Corneal ulcer/abrasion and Conjunctival hemorrhage/laceration accounted are four of the most common eye injuries reported, counting with a totality of 371 injury cases of all 970 injuries, comprising approximately 38% of ocular traumas. Meanwhile, corneal ulcer was founded in a hundred percent of the cases of boxing trauma, requiring a higher attention for this pathology in this modality. Conjunctival hemorrhage and laceration are focus in sports as rugby, soccer, swimming, tennis and boxing. High-risk sports (tennis, badminton and floorball/hockey) should stick their concerns about contusions. In turn, corneal abrasion should be more worrisome in cases of badminton, basketball, floorball, golf, soccer, swimming and tennis. Optic disc swelling and lens dislocation were related in it’s entirely with boxing and golf.

The emphasis on needs of using mandated protective eyewear (MPE) is due to the fact that in several studies the predominance of the injuries was in the group without proper protection [3,10,11,13,15]. Ultimately, demonstrated that the use of correct eye protection could reduce or even eliminate unnecessary traumas that are easily preventable [2,5,7,12-15,19,22,24,29]. The majority eye-trauma reports came from USA and England probably because of the great coverage of their data center and patient’s information systems although those found in English articles are not specific reports. Taking all in consideration, it cannot be forgotten that people practice sports worldwide, and accidents do not stop to happen. Therefore, this article brings information focused in Olympic modalities helping ophthalmologists to be aware of the most common eye injuries and advertise patients to wear protective eyewear.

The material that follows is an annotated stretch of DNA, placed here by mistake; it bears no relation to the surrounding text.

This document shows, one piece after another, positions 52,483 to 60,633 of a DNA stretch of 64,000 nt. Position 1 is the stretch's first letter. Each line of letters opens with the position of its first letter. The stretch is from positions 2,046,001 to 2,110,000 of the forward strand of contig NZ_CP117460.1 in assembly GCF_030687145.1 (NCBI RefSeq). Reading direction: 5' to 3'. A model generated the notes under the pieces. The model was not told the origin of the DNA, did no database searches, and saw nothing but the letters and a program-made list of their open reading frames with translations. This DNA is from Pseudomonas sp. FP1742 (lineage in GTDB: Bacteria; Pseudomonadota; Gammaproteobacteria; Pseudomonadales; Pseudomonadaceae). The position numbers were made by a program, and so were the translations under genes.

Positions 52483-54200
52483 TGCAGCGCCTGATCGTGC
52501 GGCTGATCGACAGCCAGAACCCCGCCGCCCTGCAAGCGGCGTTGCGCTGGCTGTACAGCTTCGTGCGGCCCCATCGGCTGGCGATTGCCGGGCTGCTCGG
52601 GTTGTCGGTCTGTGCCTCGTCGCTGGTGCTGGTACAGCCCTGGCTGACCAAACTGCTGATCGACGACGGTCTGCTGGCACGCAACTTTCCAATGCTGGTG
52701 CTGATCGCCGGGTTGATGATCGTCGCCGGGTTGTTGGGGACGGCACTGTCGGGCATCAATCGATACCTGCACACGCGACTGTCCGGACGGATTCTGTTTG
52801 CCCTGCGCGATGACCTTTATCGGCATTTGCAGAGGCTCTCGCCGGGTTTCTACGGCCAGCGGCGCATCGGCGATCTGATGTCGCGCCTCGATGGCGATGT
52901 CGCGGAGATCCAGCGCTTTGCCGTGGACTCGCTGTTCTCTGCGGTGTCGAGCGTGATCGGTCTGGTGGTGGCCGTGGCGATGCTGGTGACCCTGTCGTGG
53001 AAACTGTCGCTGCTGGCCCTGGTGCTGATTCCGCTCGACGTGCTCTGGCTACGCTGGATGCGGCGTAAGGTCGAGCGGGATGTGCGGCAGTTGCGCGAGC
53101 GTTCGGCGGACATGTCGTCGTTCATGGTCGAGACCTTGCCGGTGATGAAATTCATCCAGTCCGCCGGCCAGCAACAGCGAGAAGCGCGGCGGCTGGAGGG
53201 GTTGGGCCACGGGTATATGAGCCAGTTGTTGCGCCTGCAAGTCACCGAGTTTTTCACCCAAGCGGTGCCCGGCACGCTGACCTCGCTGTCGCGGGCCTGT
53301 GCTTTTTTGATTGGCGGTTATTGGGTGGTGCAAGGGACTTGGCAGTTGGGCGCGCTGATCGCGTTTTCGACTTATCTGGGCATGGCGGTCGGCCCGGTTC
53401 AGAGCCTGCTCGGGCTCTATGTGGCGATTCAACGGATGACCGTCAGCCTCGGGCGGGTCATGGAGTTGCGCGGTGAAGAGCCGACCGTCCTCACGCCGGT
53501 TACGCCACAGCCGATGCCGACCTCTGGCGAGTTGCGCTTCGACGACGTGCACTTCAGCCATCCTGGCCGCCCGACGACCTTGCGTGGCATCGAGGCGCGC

Barbara AP Aoto, University Anhembi Morumbi, Lucas V Jorge, University Anhembi Morumbi, Caroline A Ferraz, University Anhembi Morumbi